Previous introductory blogpost to this series.
Preamble: Random thoughts on spas
Part 1: Dual nature of touch: as PTs, do we "get" this? Part 1a: Touch can be pleasant, rilling Part 1b: Vallbo on C-tactiles
So, time to start tackling the section of the paper titled, Touch in afﬁliative behavior and communication.
The first paragraph, divided by me into numbered sentences:
"The most salient nonsexual, positively hedonic forms of social touch can be tentatively divided into categories.
"1. ‘‘Simple’’ touch involves brief, intentional contact to a relatively restricted location on the body surface of the receiver during a social interaction; the person who pats the hand of the little old lady on the bus or gently touches the waiter’s elbow while making a request is engaging in ‘‘simple’’ touch.
"2. ‘‘Protracted’’ touch involves longer and often mutual skin-to-skin contact between individuals, and usually includes a component of pressure, for example embracing, holding hands, and cuddling.
"3. Finally, ‘‘dynamic’’ touch involves continuous movement over the skin from one point to another, and can often be repetitious, as in stroking, rubbing, and caressing.
"4. Tickling presents an additional special category, which is associated with playful behavior (especially with children) and is not likely to occur in the context of everyday interactions."
The way I do manual therapy is, I think, based on this little category list, a cross between "protracted" and "dynamic." It isn't brief, like "simple touch," and no tickling is involved..
It's "protracted" in that I sit in one place for awhile, until I feel different output in that place, then move on. It's certainly not mutual physical contact however.. I am paid to be the toucher, not the touchee. Not that the patient's brain isn't hard at work feeling me touching its organism's nerves.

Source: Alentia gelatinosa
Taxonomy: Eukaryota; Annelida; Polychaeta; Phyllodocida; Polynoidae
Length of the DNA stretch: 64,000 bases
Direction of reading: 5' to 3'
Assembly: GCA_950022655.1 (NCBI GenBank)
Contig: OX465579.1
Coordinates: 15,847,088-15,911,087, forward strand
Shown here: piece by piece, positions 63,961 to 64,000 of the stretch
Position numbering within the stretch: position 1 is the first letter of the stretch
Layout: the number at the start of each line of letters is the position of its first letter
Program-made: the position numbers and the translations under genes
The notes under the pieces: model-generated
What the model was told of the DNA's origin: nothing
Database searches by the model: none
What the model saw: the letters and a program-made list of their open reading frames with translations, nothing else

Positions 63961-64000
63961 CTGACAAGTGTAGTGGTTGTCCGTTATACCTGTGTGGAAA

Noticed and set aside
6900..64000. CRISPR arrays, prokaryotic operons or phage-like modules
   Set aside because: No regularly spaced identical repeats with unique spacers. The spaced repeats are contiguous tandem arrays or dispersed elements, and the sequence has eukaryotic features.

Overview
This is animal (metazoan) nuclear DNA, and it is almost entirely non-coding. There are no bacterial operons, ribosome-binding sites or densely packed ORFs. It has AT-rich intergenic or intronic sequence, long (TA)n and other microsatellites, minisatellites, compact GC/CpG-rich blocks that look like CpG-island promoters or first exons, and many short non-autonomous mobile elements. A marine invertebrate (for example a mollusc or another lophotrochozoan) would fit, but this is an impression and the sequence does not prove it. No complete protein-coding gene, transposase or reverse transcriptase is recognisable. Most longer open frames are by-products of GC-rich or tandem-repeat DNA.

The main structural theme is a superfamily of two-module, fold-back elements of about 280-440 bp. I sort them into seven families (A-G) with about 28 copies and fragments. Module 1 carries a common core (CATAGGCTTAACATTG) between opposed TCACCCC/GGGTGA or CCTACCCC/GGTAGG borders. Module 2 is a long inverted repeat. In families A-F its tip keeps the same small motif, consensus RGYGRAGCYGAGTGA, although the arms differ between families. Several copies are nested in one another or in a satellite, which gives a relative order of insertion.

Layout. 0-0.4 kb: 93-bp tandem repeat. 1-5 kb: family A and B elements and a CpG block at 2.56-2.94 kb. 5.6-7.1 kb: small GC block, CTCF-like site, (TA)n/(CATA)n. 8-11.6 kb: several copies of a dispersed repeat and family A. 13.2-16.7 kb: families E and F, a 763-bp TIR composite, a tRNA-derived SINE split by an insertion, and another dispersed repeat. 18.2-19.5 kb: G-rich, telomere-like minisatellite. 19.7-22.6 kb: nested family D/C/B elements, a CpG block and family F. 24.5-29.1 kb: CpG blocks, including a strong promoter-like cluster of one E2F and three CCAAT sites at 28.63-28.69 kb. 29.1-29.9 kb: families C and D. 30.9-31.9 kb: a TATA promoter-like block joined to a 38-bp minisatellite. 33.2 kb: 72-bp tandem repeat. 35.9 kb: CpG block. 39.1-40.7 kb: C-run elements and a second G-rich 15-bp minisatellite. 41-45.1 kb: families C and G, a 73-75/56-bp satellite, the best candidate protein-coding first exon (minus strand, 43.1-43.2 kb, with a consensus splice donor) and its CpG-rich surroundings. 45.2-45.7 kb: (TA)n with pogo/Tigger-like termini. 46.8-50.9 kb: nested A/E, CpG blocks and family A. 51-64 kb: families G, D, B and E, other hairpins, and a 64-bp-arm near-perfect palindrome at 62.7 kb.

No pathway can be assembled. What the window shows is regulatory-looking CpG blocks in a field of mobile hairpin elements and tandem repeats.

Not that it isn't busy incorporating me into its representational maps, as it would a white cane if it were a blind person, feeling the sidewalk through one.
Not that it isn't taking the opportunity to refresh its own maps of its own temporarily less-painful "body."
Just that no one has their hands on my skin.
It's "dynamic" in that once I feel a slowing down or stopping of any further "busy-ology" going on under my hands through my fingers, I move on to a new place. Sometimes I add some finger flutter type of provocation to skin, just to see what the nervous system is going to do in response. I guess this would be the equivalent of fly fishing, where you throw in the lure, then wiggle it a bit, to see if you can entice anything to come over and investigate. But I don't slide around over skin.. I try to distort it, lengthen it while holding onto to it, not slide over it.
I figure I'm engaging Ruffini's when I do that. Sometimes I even use Dycem, as I have small hands, and sometimes skin can be dry, or slippery, or so firmly attached that it's hard to deform it at all.
I think they should have added a 5th category, touch done with the intent to relive nociceptive input. Anti-nociceptive touch.
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